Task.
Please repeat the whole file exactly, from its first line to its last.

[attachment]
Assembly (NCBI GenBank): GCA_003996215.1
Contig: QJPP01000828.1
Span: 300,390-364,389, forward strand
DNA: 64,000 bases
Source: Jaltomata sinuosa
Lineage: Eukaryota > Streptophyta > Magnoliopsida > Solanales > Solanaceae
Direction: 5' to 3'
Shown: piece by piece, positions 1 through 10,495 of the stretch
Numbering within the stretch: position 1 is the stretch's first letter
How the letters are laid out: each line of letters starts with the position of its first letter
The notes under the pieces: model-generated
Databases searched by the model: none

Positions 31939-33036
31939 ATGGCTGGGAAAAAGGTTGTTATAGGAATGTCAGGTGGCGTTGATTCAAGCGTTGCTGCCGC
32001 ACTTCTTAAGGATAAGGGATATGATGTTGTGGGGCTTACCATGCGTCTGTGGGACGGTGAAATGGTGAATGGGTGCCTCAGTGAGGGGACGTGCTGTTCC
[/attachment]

Assembly (NCBI GenBank): GCA_003996215.1
Contig: QJPP01000828.1
Span: 300,390-364,389, forward strand
DNA: 64,000 bases
Source: Jaltomata sinuosa
Lineage: Eukaryota > Streptophyta > Magnoliopsida > Solanales > Solanaceae
Direction: 5' to 3'
Shown: piece by piece, positions 1 through 10,495 of the stretch
Numbering within the stretch: position 1 is the stretch's first letter
How the letters are laid out: each line of letters starts with the position of its first letter
The notes under the pieces: model-generated
Databases searched by the model: none

Positions 31939-33036
31939 ATGGCTGGGAAAAAGGTTGTTATAGGAATGTCAGGTGGCGTTGATTCAAGCGTTGCTGCCGC
32001 ACTTCTTAAGGATAAGGGATATGATGTTGTGGGGCTTACCATGCGTCTGTGGGACGGTGAAATGGTGAATGGGTGCCTCAGTGAGGGGACGTGCTGTTCC